A POLICE officer whose service dog almost died from stab wounds has called on the Scottish Government to be the first part of the UK to introduce “Finn’s Law”.
PC Dave Wardell is fighting for new legislation that makes it a specific offence to attack service animals after his police dog, a German Shepherd called Finn, was stabbed by an armed robber.
A 10-inch blade was plunged into the dog’s chest, yet he still managed to save Dave’s life by blocking another lunge with the knife, suffering a serious wound to the head as he did so.
Against the odds, Finn pulled through and recovered, but the perpetrator wasn’t charged for the assault on Finn in October 2016 because there was nothing appropriate to charge him with.
After the incident in Stevenage, a petition calling for a change in the law garnered 120,000 signatures and was raised in Parliament. In effect, it would give service animals the same status and protection as officers if they are assaulted on duty.
But it hit an obstacle 10 days ago when MPs questioned the need for extra legislation. It will be debated again in Westminster on March 16.
Dave has written a book about his life with eight-year-old Finn and, ahead of a trip to Glasgow this month to take part in the Aye Write literary festival, has challenged Scotland’s politicians to lead the way in protecting these brave animals.
“We’ve been talking to a few people from the SNP and I think it would be great if the Scottish Government can get in there first,” Dave said.
“The public appears to want it.”
Dave and Finn were chasing a suspected robber when tragedy struck.
“I thought he was carrying a baton, which we’re used to dealing with,” Dave said. “It was only when the blade came out of Finn’s chest that I realised what it actually was — the biggest knife I’ve ever seen on the street.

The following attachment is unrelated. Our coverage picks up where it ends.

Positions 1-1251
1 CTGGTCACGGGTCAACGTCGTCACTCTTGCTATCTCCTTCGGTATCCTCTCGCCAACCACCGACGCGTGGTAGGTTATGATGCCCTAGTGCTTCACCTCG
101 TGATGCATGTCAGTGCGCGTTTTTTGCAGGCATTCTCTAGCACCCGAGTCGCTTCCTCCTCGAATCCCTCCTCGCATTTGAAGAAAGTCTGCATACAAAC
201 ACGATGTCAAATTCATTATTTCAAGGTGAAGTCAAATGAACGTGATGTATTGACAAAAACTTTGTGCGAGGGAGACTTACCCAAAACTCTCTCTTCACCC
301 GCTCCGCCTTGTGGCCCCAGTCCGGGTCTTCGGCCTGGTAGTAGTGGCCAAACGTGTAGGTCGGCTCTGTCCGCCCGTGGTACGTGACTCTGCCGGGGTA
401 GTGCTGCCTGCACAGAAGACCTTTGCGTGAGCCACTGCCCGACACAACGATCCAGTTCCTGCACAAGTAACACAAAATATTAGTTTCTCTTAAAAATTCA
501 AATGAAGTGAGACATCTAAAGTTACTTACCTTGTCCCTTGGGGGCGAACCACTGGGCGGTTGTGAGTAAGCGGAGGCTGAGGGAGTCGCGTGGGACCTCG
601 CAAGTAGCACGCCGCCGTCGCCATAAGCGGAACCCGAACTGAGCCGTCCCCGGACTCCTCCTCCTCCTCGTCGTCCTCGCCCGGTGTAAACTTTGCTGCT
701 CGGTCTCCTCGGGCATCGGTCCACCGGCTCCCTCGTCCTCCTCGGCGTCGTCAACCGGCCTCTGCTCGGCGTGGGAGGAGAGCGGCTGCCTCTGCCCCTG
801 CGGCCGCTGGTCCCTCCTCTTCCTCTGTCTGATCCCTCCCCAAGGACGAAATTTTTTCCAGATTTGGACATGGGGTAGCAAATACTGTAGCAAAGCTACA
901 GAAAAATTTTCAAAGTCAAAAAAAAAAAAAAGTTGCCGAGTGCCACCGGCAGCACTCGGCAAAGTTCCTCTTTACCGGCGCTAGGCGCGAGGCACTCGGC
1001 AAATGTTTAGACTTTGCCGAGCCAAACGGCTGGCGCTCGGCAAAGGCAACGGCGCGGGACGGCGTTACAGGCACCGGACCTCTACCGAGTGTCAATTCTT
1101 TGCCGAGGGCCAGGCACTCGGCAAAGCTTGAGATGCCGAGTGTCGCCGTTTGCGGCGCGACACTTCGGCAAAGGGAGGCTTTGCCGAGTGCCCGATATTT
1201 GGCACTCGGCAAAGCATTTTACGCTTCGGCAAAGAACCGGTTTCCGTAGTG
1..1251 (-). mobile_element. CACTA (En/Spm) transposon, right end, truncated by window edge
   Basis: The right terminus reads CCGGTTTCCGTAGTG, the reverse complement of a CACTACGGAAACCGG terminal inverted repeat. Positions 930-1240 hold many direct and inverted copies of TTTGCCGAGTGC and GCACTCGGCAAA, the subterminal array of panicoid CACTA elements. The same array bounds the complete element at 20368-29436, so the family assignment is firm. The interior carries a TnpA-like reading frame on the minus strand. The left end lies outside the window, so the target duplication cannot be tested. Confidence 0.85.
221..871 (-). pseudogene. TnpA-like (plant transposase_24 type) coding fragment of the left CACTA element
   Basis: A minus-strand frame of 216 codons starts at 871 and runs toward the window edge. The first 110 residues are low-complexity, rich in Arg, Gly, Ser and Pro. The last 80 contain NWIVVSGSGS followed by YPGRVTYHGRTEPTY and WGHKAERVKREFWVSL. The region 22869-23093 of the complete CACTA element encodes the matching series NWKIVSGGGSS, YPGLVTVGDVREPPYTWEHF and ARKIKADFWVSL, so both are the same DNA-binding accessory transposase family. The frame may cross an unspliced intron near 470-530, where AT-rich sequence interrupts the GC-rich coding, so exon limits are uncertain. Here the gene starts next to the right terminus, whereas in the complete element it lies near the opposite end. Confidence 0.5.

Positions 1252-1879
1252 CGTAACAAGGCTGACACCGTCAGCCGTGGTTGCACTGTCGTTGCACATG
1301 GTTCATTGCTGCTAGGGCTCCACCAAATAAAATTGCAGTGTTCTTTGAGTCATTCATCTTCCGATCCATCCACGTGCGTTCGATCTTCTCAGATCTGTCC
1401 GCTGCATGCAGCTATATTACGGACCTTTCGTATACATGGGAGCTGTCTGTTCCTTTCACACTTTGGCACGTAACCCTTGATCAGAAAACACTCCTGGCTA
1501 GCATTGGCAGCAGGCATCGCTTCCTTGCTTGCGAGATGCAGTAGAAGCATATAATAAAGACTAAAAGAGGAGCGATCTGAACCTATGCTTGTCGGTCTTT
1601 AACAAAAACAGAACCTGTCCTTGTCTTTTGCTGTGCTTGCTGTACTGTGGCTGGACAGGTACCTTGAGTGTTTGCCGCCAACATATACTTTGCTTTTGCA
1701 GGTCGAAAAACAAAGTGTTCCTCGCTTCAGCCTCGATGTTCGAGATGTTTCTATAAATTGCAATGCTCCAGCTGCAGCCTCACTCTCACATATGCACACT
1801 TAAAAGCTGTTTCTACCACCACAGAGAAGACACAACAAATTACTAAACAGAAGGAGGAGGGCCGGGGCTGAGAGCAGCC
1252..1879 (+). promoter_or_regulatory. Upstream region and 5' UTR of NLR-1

“I thought there was no way it hadn’t gone through his heart.
“Yet he was still happy to stay there and protect me and wait until we’d disarmed the young lad, even if it took his last breath to do so.
“I heard a horrible hiss as air rushed out of his stab wound. I scooped him up and rushed him to a vet as his oxygen levels plummeted. As I lay on the vet’s floor with him, he sought out a cut on my hand and started licking it. He was still looking out for me – that’s a moment I’ll never forget.”
Dave and Finn suffered Post Traumatic Stress Disorder in the aftermath.
“PTSD is to be expected when you see that happening to your best buddy,” 41-year-old Dave continued.
“It messes with your mind and I didn’t sleep for two weeks. The next two weeks weren’t great either.
“The guilt was huge – I wouldn’t have sent him after a person with a knife, not unless someone else was in serious danger. I suffered claustrophobia as a kid and that came rushing back.
“Finn was very subdued and couldn’t bear to have me out of his sight. He directed everything in his recovery – when he wanted to pick up his ball again, start training again, and so on. If I had seen anything that made me think his heart was no longer in it, I would have retired him then and there.”
But Finn was soon back to work. He chased down and apprehended a criminal on his first night back and retired a few months later, having reached the retirement age of eight.
In his time on the force, Finn was involved in 300 arrests and saved around 40 lives.
Dave now works with a new service dog, while Finn – who received the International Fund for Animal Welfare’s Animal of the Year award – is relaxing in the family home alongside five other dogs, a cat, a parrot and the three daughters that Dave and his police officer wife, Gemma, have together.
Fabulous Finn is out now from Quercus. Dave and Finn will be at the Aye Write festival on March 18.